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Topic: Buck Converters and Wall Warts (Read 183 times) previous topic - next topic

mdr78

Hi folks,

I was having some trouble with some Lead Acid Battery Packs - they kind you bring camping or use during power outages. The batteries in them where dead, so I replaced the internal cells but couldn't get them to charge afterwards.

The input voltage on the side of Battery Pack read "12v 0.5a", which made sense because the internal cells, where 12v cells.

So I set my Buck Converter (more of a cheap Bench PS really) to "12v 0.5a" and tried to charge them. But no matter how long I charged the cell, the Pack's charge indicator light would never go green.

Later I found the original Wall Wart for the Battery Packs. It read "12v 0.5a" output - so I set the Battery Packets charging with it, and things were good, the charge indicator light went green!

So I  initially decided that my Buck Converter was junk, but then investigated a little further with my multi-meter. I found that the Wall Wart was actually outputting 16-18v 0.5a. So I set my Buck Converter to a the same voltage and voilĂ  the Buck Convertor worked perfectly.

So here is the question ... why on earth would the Wall Wart transformer describe itself as "12v 0.5a", when in reality it is transformer with much higher output voltage?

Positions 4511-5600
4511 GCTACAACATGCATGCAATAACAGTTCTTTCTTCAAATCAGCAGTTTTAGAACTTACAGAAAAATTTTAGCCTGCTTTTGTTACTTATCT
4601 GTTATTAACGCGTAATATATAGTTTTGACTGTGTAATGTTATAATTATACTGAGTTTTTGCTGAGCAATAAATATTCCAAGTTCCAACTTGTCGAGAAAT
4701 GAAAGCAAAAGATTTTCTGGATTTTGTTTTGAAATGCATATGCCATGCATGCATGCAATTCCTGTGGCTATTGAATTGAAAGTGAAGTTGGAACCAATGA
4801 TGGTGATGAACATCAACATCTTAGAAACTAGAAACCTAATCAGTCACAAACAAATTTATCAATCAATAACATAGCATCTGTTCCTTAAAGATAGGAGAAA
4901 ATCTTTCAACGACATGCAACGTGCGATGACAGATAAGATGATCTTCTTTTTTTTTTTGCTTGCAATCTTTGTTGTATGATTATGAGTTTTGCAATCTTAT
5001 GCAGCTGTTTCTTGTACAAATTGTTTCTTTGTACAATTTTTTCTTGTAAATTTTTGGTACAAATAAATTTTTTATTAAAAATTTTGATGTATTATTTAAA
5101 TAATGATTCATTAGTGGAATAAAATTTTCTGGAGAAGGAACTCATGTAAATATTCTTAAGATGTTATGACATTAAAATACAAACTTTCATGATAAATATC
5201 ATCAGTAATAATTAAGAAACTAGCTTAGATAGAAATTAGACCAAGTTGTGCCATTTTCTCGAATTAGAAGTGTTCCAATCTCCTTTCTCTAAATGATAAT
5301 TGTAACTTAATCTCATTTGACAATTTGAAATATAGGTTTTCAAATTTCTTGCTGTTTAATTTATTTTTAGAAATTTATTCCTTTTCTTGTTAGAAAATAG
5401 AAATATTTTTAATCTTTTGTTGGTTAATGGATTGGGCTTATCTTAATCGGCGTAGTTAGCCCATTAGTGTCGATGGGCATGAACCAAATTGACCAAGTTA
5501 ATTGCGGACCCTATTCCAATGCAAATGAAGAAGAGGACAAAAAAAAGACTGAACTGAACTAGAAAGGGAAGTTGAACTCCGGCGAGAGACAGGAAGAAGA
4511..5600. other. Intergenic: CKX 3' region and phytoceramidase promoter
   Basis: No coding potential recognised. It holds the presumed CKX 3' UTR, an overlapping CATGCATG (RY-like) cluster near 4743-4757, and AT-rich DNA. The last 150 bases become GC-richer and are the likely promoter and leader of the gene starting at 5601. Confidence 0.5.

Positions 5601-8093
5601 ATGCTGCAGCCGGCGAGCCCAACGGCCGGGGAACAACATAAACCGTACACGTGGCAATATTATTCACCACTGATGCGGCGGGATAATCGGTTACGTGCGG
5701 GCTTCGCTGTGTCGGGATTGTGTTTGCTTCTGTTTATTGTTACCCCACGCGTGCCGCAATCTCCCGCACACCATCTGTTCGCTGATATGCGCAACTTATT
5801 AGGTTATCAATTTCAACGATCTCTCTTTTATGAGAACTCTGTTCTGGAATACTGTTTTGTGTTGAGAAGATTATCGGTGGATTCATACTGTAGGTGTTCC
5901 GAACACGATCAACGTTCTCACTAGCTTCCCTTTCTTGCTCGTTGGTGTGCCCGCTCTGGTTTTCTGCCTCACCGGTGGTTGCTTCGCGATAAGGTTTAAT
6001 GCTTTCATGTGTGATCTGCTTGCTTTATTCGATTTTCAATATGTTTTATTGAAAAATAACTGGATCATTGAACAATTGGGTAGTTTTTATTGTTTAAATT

What am I missing here?

Ray K

Grumpy_Mike

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So here is the question ... why on earth would the Wall Wart transformer describe itself as "12v 0.5a", when in reality it is transformer with much higher output voltage?
Because the 12V is produced when 0.5A is being drawn. These are known as unregulated supplies and used to be quite common but are now becoming a rarity.

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So I set my Buck Converter (more of a cheap Bench PS really) to "12v 0.5a" and tried to charge them. But no matter how long I charged the cell, the Pack's charge indicator light would never go green
That is because it was a good regulator and 12V is not sufficient to charge a Lead / Acid battery.

Koepel

It is dangerous to overcharge lead-acid batteries.
The batteryuniversity has a number of pages about charging lead-acid batteries. This page is about using a power supply: http://batteryuniversity.com/learn/article/charging_with_a_power_supply

mdr78

Because the 12V is produced when 0.5A is being drawn. These are known as unregulated supplies and used to be quite common but are now becoming a rarity.
That is because it was a good regulator and 12V is not sufficient to charge a Lead / Acid battery.
So in this case < than 0.5A is likely to be being drawn at a higher voltage ?

I have never come across this before.
I was always told - never use a higher voltage than indicated.

Ray K

Grumpy_Mike

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So in this case < than 0.5A is likely to be being drawn at a higher voltage ?
Yes that is the case.

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I have never come across this before.